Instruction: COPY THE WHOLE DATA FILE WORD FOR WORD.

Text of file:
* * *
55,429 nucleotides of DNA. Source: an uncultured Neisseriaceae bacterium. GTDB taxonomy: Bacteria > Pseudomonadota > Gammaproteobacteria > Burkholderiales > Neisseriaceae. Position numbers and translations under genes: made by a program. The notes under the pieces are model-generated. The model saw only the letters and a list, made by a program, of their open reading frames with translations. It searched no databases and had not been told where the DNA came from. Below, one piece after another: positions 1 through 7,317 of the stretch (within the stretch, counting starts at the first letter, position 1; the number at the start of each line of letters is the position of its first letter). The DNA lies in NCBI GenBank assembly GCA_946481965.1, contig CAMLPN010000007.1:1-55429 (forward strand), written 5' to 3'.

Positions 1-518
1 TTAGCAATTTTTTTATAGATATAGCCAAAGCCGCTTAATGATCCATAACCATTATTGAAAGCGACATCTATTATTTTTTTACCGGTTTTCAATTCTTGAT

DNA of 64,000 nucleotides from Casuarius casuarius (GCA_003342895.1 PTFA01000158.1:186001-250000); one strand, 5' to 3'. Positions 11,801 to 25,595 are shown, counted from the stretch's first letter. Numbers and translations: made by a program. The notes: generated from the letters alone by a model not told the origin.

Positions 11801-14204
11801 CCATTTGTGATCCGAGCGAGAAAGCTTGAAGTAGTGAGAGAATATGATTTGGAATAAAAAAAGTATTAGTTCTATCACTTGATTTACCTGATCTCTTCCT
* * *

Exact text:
55,429 nucleotides of DNA. Source: an uncultured Neisseriaceae bacterium. GTDB taxonomy: Bacteria > Pseudomonadota > Gammaproteobacteria > Burkholderiales > Neisseriaceae. Position numbers and translations under genes: made by a program. The notes under the pieces are model-generated. The model saw only the letters and a list, made by a program, of their open reading frames with translations. It searched no databases and had not been told where the DNA came from. Below, one piece after another: positions 1 through 7,317 of the stretch (within the stretch, counting starts at the first letter, position 1; the number at the start of each line of letters is the position of its first letter). The DNA lies in NCBI GenBank assembly GCA_946481965.1, contig CAMLPN010000007.1:1-55429 (forward strand), written 5' to 3'.

Positions 1-518
1 TTAGCAATTTTTTTATAGATATAGCCAAAGCCGCTTAATGATCCATAACCATTATTGAAAGCGACATCTATTATTTTTTTACCGGTTTTCAATTCTTGAT

DNA of 64,000 nucleotides from Casuarius casuarius (GCA_003342895.1 PTFA01000158.1:186001-250000); one strand, 5' to 3'. Positions 11,801 to 25,595 are shown, counted from the stretch's first letter. Numbers and translations: made by a program. The notes: generated from the letters alone by a model not told the origin.

Positions 11801-14204
11801 CCATTTGTGATCCGAGCGAGAAAGCTTGAAGTAGTGAGAGAATATGATTTGGAATAAAAAAAGTATTAGTTCTATCACTTGATTTACCTGATCTCTTCCT